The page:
The third time I saw Joni Mitchell was the best time of all.
The first time, in daylight, she was introduced sitting behind a portable upright piano in a Newport, R.I., pasture. She sang four songs from "Song to a Seagull" and was warmly applauded. That was 1969.
It was seven weeks before Woodstock, and Joni's demeanor reflected her singing — a little too upright, the soprano lilting nervously cross an afternoon sky. Enjoyable, though.
The second time I saw Joni Mitchell I'll talk about in a while.
The third time, Tom Scott and the L.A. Express, her backup group at William and Mary Hall last Friday, were more than adequate. Good, tight sort of jazz. I know essentially nothing about jazz, but I do know almost-jazz. They played okay almost-jazz.
No Longer Shy
She came on stage, picked up her guitar and began to sing. No more shy and piercing melodies to haunt the solitary listener. Joni, somewhere along the way from Newport to Williamsburg, had picked up a touch of Mick Jagger in the soul.
Love came to my door
With a Sleeping roll
And a madman's soul
He thought for sure
I'd seen him
Dancing up a river
in the dark
Looking for a woman
To court and spark
There is, one friend told me once, a different Joni Mitchell in each of her records. Perhaps it's just the rare ability she has shown as a performer, but each album casts somewhat of a different spell than the others.
"Court and Spark," her newest album, contains one or two of her throwback here-I-am-sitting-here-alone songs, the only tendency this lady has for boring her audience. But on stage, she came out with the cream of her four previous records and some new selections that were simply mind-blowing.
Like: "Troubled Child," a lazily wandering ballad which takes the listener right up to Joni's "sterilized room," where the shock of knowing "you really have no one, only a river of changing faces" comes out.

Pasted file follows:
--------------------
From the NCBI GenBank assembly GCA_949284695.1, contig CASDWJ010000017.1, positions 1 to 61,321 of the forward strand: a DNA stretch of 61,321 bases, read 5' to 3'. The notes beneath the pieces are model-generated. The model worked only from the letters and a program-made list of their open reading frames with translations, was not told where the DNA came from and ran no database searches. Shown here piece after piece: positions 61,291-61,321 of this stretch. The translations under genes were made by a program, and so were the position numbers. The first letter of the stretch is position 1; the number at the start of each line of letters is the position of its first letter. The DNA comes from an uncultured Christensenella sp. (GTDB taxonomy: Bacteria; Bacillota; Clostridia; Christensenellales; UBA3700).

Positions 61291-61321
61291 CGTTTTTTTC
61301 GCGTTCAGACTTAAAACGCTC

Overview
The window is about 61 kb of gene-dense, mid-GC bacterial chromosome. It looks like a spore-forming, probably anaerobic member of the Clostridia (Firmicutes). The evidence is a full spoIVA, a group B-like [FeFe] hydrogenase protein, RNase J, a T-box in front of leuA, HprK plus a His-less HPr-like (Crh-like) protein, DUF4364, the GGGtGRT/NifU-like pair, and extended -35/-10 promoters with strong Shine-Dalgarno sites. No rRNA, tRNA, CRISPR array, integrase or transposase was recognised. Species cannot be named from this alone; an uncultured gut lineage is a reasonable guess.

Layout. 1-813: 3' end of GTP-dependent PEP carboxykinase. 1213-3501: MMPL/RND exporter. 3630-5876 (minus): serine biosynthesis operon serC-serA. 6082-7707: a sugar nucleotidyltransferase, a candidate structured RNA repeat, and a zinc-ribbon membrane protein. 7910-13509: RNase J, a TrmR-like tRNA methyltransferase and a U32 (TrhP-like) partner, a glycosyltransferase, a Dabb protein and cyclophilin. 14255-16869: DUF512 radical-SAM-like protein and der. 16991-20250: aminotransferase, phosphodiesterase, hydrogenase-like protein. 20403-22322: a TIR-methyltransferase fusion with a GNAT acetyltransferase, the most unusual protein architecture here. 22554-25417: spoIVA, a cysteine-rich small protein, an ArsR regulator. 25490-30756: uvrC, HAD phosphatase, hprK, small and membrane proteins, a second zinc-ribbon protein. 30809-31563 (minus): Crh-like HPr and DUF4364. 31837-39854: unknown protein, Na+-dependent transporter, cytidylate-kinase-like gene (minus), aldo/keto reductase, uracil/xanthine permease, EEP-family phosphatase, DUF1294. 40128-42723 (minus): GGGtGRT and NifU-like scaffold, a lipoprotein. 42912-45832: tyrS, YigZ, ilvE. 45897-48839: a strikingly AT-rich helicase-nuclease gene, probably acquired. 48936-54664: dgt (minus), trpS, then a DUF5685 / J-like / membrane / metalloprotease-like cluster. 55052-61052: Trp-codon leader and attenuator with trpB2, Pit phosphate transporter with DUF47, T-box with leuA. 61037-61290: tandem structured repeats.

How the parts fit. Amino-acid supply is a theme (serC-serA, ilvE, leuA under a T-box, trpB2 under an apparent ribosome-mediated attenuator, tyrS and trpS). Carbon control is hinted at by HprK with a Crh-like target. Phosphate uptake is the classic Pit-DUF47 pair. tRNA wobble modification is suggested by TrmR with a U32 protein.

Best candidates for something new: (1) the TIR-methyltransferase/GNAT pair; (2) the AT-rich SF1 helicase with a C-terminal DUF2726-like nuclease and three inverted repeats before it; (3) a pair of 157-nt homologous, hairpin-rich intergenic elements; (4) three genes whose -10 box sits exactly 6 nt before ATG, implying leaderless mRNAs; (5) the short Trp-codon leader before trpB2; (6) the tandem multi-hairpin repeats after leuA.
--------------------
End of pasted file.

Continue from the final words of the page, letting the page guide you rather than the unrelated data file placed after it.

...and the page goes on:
She loosened up somewhat after the first few songs, rapped with the audience, smilingly accepted flowers from her fans. She put down a small group of noisy hecklers with the gentlest slash: "Wow, I feel like I've time-warped into the '50s."
On piano, on guitar, on dulcimer, Joni showed a mastery of instrument which strongly complemented her voice. Her voice was unearthly.
The second time I met Joni Mitchell I was in line buying cigarettes in the Viking Hotel, in Newport. A slender, rather pretty girl was in line behind me and we had a pleasant conversation for about five minutes about what far-out people we'd met during the Newport Folk Festival.
It was only after several minutes of talk that I realized this pretty lady was in fact — Joni. I tried not to show this, but my smile gave me away.
She has a beautiful smile.
Copyright protected material on this website is used in accordance with 'Fair Use', for the purpose of study, review or critical analysis, and will be removed at the request of the copyright owner(s). Please read Notice and Procedure for Making Claims of Copyright Infringement.
Added to Library on November 28, 2023. (756)
Log in to make a comment